The common cold, often accompanied by coughing, is – as its name indicates – the most commonly occurring human illness. According to a 2003 University of Michigan survey measuring doctor’s bills, over-the-counter (OTC) medications, and prescription drugs, the common cold’s impact on healthcare costs in the US is estimated to be greater than for such prevalent conditions as high blood pressure, pulmonary disease, congestive heart failure, asthma, and migraines.
“From a bottle of cough syrup to missed time at work and school, the price of catching a cold really adds up,” Dr. A. Mark Fendrick, who led the study, stated. “We wanted to calculate the total economic impact that the cold has on our economy.” (Today’s Healthcare Costs, Nov. 2007) The price tag? Nearly $40 billion a year, including $2.9 billion for OTC drugs, $4.8 billion to treat cold complications, and $7.7 billion in doctor’s visits.
Though there are nearly 500 million colds yearly, what surprised Dr. Fendrick was “how often the public uses the healthcare system to treat a cold.” At the cost of $1.1 billion, as documented by the study, 41 million antibiotic prescriptions were given for colds, even though they have no effect on this viral illness. This transaction further raises the expense created by this illness.
Here is a Cayce-formulated remedy to assist this common ailment.
An Herbal Respiratory Tonic
On March 10, 1938, a 58-year-old woman requested a check physical reading for a “cold that kept hanging on, also cough.” (Cayce Reports) In her reading (Cayce) she was told that her resistance was low, but if certain precautions and activities were taken, improvement would result.
Dietary advice was given first: few starches; a small steak two or three times a week as well as beef juice “will make for strength.” [click here for more info on beef juice] Then came this formula and directions for a cough syrup, known today as Respicol®. As a cough medicine, an expectorant, and for a healing through the whole system, prepare:
Combine Strained Pure Honey in water… Skim off… then add Grain Alcohol. To this as the carrier, then, add – in the order named: Syrup of Wild Cherry Bark, Syrup of Horehound, Syrup of Rhubarb, Elixir of Wild Ginger. Shake well the solution before the dose is taken, which would be about a teaspoonful – and this may be taken as close together as every hour. It will allay the cough, heal those disturbing forces through the bronchi and larynx, and make for better conditions through the eliminations.
She was also advised to take weekly enemas and receive spinal manipulations “at least once or twice a week…”
Records do not indicate if she took the tonic. Two months later, though, in her next reading, Cayce reminded her to “use the cough syrup as given…” (Cayce)
Throughout the readings several formulas are given for cough syrup, a number of which contain the above ingredients. Additional comments on them point to each one’s particular purpose for inclusion in the formula.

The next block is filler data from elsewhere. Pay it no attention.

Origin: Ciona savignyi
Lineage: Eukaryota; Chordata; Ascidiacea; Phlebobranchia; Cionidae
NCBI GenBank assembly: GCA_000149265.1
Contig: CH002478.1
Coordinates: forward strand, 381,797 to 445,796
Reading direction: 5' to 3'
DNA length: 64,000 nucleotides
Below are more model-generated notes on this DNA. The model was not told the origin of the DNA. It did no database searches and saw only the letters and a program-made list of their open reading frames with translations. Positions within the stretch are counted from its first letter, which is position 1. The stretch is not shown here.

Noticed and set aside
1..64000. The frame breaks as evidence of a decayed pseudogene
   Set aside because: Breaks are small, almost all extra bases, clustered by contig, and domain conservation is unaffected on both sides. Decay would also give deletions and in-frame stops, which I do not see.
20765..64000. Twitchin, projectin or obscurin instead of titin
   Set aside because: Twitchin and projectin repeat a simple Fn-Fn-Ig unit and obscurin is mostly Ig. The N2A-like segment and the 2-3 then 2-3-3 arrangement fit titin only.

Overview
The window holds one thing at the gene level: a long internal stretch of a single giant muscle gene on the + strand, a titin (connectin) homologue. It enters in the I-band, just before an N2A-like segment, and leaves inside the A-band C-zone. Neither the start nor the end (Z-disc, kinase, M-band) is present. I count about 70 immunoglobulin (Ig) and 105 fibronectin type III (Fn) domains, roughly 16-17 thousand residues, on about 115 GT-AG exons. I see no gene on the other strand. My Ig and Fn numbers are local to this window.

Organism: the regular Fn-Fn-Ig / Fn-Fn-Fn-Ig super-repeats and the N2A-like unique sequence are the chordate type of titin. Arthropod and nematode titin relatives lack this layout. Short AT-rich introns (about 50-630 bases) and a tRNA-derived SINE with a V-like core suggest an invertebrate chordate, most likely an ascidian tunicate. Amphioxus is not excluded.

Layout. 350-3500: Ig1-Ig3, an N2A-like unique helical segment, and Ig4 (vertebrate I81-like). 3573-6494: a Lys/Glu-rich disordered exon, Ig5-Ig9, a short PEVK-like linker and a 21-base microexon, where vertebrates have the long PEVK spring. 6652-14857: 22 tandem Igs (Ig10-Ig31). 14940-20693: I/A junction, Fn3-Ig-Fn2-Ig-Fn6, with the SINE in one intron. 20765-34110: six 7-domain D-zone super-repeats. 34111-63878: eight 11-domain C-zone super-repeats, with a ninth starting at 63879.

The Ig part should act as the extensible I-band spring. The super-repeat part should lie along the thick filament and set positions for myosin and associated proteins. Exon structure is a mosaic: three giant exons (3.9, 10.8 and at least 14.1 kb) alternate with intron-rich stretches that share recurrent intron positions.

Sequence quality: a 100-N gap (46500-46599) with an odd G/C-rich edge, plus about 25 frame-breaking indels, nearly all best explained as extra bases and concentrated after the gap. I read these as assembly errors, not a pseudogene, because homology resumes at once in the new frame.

“The first ingredient, The Wild Cherry Bark, is a direct activitive force upon the pneumpgastrics and the pulmonary system” (Cayce) It “is an expectorant and a purifier” (Cayce) and “is for cleansing the blood supply.” (Cayce) “[Wild Cherry Bark acts] with the gastric juices of the stomach, [and is] a carrier for the rest of the system, acting with the respiratory system…” (Cayce) Several readings mention removing this bark from the north side of the tree.
The combination of cherry and Horehound “will not only aid digestion but stimulate the circulation for the upper portion of the head and through the bronchial area, thus giving a better flow of circulation for the throat and the gums…” (Cayce) “…horehound is as the active force in same to the tissue of the body, especially as regarding the functioning of the kidneys and of the functioning of the mucus producing tissue from diaphragm up, without suppressing the functioning of either the liver or the spleen.” (Cayce) As an “expectorant in the cough syrups” (Cayce), along with other ingredients, horehound also helps with the consequent irritation from coughing.
“The Rhubarb will tone the activity of the lacteal ducts…” (Cayce) It is “a vegetable form of eliminant” (Cayce), a mild laxative that helps to “clarify poisons from the body” (Cayce), and acts with “the gastric juices of the stomach, so that the assimilation of the iron may take place.” (Cayce)
“…Wild Ginger [as well as other herbs] will purify the conditions through the intestinal system, as well as take away those reactions or regurgitations “…Wild Ginger [as well as other herbs] will purify the conditions through the intestinal system, as well as take away those reactions or regurgitations that cause the tendency for a cough.” (Cayce) It also “will work directly with the gastric flow in the liver’s activity…” (Cayce)
“The Honey as a carrier is a normal reaction to the gastric juices of the stomach, the intestines throughout.” (Cayce) Combined with water it makes “for that which may assimilate with the system.” (Cayce)
Last, grain alcohol, mentioned for many formulas in the readings, is a natural preservative and a carrier for the other ingredients.
According to An Edgar Cayce Home Medicine Guide, “A great advantage of this formula is that it does not produce side effects and may be taken as often as once every hour until relief is obtained.”
When in need of a soothing, natural treatment for your sore throat and cough, this Cayce formula may provide just the necessary respiratory relief.
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Elaine Hruska is a therapist at the A.R.E. Houston Spa and former teacher at the Cayce/Reilly* School of Massotherapy. This article is reprinted with permission by Venture Inward Newsletter, Virginia Beach, VA.
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